Sometimes, the needs of the business take priority over our personal interests.
Some time ago, in my first year as a General Manager (GM) for a large coffee company, I was at a development meeting with my District Manager (DM) and we were discussing labor and scheduling. He observed that I had several part-time employees on staff and questioned why I did not instead have one full-time employee in their place. We offered full benefits to both part-time and full-time employees so there was really no cost savings to hire part-time employees. His concern was that we could better serve an employee with full-time hours than part-time and that we might lose good workers if they did not get enough hours.
I explained that I had hired a young, female employee, in her early twenties, who was working full-time, but that she had recently changed her availabilty to part-time, just over twenty hours a week. This caused me to hire another young part-time worker to fill in the hours that the original employee was no longer available for. The result was two part-time employees where one full-time employee used to be. This concerned my DM for two reasons. First, he questioned why an employee would intentionally reduce her hours from full-time to part-time. Secondly, we were now paying full benefits to two people, doubling our cost, for a position that could be filled by one person. He asked me why the original employee had limited her availability. I did not know.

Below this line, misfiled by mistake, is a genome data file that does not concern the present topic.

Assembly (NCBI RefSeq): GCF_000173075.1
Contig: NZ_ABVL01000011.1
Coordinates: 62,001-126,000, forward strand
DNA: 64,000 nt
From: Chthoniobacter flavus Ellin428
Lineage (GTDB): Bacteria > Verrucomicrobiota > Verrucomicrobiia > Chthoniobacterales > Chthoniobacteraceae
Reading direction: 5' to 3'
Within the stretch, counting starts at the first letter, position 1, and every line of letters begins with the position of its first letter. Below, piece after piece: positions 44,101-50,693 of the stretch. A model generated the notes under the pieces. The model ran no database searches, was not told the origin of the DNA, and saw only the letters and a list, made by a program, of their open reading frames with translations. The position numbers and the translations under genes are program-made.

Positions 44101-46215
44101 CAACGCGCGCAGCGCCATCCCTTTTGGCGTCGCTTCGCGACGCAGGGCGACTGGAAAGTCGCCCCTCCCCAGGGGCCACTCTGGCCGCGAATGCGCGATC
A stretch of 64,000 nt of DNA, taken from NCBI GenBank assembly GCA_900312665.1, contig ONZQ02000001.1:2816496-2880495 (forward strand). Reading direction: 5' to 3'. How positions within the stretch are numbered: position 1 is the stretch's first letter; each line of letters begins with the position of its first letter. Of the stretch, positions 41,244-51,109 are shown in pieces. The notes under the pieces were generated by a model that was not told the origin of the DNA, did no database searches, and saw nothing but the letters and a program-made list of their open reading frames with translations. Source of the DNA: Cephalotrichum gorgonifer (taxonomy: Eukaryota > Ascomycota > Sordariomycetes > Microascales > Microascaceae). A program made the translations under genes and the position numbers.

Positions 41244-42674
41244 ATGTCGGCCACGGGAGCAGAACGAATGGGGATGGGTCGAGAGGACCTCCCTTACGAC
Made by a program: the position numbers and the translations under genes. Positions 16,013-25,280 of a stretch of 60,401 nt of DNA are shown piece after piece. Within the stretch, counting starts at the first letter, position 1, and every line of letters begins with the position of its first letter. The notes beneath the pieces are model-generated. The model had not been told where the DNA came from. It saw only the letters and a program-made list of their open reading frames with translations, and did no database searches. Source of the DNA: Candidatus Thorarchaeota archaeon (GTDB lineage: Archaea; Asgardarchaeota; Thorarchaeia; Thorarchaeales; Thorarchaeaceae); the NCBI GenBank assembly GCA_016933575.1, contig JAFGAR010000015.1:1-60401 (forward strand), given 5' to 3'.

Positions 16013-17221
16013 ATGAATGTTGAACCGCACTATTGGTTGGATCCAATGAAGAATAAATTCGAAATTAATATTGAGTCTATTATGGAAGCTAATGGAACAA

My DM asked me to call the young female employee over to where we were sitting in the cafe. When she arrived at our table, he introduced himself to her, invited her to sit down, and then he chatted with her for a while, easing the tension. Eventually, he got to the question at hand and asked her, “Why did you reduce your availabilty to only twenty hours a week?” “I have another job,” she replied. “What is your other job,” my DM inquired. “I work in a hair salon in the evenings,” she told him and then continued, “This isn’t my real job. I want to be a hair stylist.” “Oh, I see,” he replied, “Well, this is my real job. I hope you understand that we would prefer to give your hours to someone who feels the same way.”
-Robert Van Valkenburgh teaches Taikyoku Budo and Brazilian Jiu-Jitsu at Kogen Dojo